Yesterday, Angus turned one. As any parent will tell you, this has been the most exhausting, challenging and stressful year of my life. All of which is a drop in the ocean compared to how enjoyable and exciting it has been. I didn’t live my life constantly thinking about the moment I would become a father but I always expected that I would do. Interestingly, any thought I had given to parenthood previously usually involved a child rather than a baby – almost right up to the day Angus was born.
Angus was born by caesarean section; a decision that was made in advance due to placenta praevia. This essentially meant that the placenta was both blocking Angus’s exit and left Sandie vulnerable to bleeding during and after the birth. C-sections are surprisingly (to me at least) common and yet there was still a slightly surreal feeling about it for me. So much of the talk around childbirth is of the expectancy and the labour. We had an appointment; we could have put this birthday into our calendar before Angus was even born.
It goes without saying that I will never forget the moment that Angus was born. He was introduced to us over a screen before being checked over, swaddled and handed to Sandie. At that point, other than the overwhelming emotion of becoming a father, I was repeatedly telling myself ‘don’t stand up, don’t stand up’, following some sage advice that I was given. Angus was named immediately – we had already decided, we were simply waiting to find out the gender – and almost as quickly was nicknamed Awesome by a member of theatre staff.
What happened over the following 48 hours is equally permanently etched in my memory. While Sandie was in the recovery ward following an apparently straightforward procedure, I went outside briefly to break the news to our families. I couldn’t bring myself to speak to them because I knew I’d never be able to keep my emotions in check so I sent the key details by text message with the promise of a call later. When I returned to the ward, there were a number of medical staff at Sandie’s bedside. There had been some bleeding they said and I saw for myself the startling amount of blood that Sandie had lost – an image that will stay with me forever. When the consultant also saw it, she immediately concluded that Sandie had to go straight back into theatre. I was left with Angus wondering what on earth was happening.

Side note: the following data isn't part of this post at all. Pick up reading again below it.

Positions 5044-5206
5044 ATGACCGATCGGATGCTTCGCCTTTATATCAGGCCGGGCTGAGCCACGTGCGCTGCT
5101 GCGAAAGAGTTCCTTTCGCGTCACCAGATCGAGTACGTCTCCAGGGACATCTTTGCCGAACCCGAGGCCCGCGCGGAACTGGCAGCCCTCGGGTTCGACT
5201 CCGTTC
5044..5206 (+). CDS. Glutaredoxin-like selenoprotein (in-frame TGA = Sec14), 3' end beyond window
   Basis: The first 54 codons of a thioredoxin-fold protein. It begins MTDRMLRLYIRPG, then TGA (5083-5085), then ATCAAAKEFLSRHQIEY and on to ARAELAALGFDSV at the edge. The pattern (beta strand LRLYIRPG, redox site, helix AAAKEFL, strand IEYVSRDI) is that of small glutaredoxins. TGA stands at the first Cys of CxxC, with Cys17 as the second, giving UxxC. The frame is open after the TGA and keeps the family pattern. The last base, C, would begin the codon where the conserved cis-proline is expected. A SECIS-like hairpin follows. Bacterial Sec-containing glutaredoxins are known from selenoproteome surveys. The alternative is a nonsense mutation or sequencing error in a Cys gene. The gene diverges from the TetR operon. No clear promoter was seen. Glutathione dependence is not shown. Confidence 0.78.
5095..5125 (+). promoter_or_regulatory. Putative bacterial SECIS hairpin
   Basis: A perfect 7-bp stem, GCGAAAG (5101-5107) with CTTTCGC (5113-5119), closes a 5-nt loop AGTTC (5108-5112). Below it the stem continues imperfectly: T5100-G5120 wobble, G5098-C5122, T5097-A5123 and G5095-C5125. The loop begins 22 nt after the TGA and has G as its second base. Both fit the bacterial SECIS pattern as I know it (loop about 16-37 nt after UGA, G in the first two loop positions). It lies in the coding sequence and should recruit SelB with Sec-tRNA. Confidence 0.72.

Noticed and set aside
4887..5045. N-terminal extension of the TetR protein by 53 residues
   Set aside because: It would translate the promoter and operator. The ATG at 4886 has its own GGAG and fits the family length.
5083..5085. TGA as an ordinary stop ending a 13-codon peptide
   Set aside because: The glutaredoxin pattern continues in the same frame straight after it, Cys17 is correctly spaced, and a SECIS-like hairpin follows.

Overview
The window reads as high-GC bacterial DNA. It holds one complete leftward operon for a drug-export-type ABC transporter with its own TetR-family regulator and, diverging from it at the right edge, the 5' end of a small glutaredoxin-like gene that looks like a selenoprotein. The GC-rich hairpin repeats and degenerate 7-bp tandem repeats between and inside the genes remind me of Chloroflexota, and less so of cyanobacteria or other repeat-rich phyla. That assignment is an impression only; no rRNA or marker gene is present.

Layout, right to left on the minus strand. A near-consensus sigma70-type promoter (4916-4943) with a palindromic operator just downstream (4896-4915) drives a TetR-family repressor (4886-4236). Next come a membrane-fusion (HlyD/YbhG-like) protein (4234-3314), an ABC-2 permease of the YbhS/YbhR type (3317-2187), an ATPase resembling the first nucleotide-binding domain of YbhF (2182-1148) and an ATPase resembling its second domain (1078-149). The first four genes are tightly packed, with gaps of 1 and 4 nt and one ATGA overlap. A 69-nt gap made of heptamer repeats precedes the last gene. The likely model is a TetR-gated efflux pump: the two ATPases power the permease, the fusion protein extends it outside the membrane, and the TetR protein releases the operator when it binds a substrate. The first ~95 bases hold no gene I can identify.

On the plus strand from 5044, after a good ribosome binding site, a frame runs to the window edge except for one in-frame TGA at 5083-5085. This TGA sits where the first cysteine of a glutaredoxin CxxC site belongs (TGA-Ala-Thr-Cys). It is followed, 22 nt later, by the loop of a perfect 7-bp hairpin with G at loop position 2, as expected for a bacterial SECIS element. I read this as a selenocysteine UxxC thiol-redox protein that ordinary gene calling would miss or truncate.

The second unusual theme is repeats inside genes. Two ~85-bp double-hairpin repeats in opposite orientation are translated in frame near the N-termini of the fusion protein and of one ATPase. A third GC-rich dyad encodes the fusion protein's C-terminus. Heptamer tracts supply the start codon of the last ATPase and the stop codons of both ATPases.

I have no idea how long Sandie was in theatre for. Time seemed to both stand still and be speeding by. I was told at some point that Sandie had gone under full anaesthetic as they tried to stop the bleeding, and I was given some lunch. Angus mostly slept. We were then moved to a large private room with an array of very serious looking equipment; the sort that you see on TV when things are not going well for the patient. Before Sandie came into this High Dependency Room, the consultant explained to me what had happened. In short; Sandie had lost a total of 9 pints of blood. They’d put it back and were hopeful that it would stay there. The relief to see Sandie, clearly unwell and uncomfortable but able to raise a smile when she saw us, was like nothing I have known before or since. She had multiple wires and tubes attached to monitor various things and replace some of the fluids that she had lost but there could have been no greater sight to me at that time.
From that point, until the following afternoon when Sandie returned to the ward, she received around the clock care from midwives, noting her ‘vitals’ and administering numerous drugs, as well as helping her feed Angus. I on the other hand, left them for the night. When we left home that morning, I knew it would be incredibly difficult for me to leave Sandie and our new baby in the evening. I can honestly say that when I left the hospital at about nine o’clock that night, it was the hardest thing that I have ever done. Being at home on my own was a very strange feeling; the elation of becoming a father was mixed with huge worry and total exhaustion from such a dramatic day. The following three nights, before Sandie and Angus were allowed to come home, got gradually easier but still I hated leaving them at the end of each day and, though I needed it more than anything, I struggled to sleep.